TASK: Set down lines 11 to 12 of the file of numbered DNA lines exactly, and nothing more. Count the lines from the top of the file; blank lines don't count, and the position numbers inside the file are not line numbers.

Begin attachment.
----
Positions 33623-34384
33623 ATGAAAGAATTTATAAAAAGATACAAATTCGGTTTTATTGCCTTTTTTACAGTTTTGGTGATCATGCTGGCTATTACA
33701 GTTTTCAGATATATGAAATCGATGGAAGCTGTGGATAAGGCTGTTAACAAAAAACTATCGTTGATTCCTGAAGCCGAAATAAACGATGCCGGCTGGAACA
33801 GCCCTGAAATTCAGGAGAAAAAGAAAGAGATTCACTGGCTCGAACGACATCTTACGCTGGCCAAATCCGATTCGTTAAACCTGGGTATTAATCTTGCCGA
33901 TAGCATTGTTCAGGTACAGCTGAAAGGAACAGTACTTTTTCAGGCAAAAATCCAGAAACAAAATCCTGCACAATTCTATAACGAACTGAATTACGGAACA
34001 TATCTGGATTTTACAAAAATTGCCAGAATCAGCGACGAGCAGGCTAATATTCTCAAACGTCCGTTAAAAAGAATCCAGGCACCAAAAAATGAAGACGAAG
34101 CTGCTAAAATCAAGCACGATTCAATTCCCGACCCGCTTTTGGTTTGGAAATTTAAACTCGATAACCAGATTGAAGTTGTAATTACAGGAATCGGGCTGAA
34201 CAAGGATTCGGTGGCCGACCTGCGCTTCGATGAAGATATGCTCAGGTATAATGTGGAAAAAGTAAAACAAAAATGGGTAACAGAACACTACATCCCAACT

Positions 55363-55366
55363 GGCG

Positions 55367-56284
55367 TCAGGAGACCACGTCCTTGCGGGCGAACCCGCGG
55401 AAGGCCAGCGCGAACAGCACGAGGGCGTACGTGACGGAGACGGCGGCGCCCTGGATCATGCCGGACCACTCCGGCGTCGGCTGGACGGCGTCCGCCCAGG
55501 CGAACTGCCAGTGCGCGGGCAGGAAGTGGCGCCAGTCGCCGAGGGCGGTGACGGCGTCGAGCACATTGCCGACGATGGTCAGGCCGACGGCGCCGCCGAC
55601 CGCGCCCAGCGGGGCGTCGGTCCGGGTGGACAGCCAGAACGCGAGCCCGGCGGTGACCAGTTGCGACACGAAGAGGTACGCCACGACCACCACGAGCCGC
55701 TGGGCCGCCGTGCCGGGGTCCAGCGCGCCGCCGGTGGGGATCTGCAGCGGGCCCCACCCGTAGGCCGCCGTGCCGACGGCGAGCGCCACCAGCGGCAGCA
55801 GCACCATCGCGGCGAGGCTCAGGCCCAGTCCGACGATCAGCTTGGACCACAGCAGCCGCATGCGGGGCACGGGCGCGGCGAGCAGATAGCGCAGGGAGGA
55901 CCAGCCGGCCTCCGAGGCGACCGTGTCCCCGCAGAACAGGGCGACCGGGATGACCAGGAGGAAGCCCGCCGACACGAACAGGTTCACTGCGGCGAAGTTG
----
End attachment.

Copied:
Positions 55367-56284
55367 TCAGGAGACCACGTCCTTGCGGGCGAACCCGCGG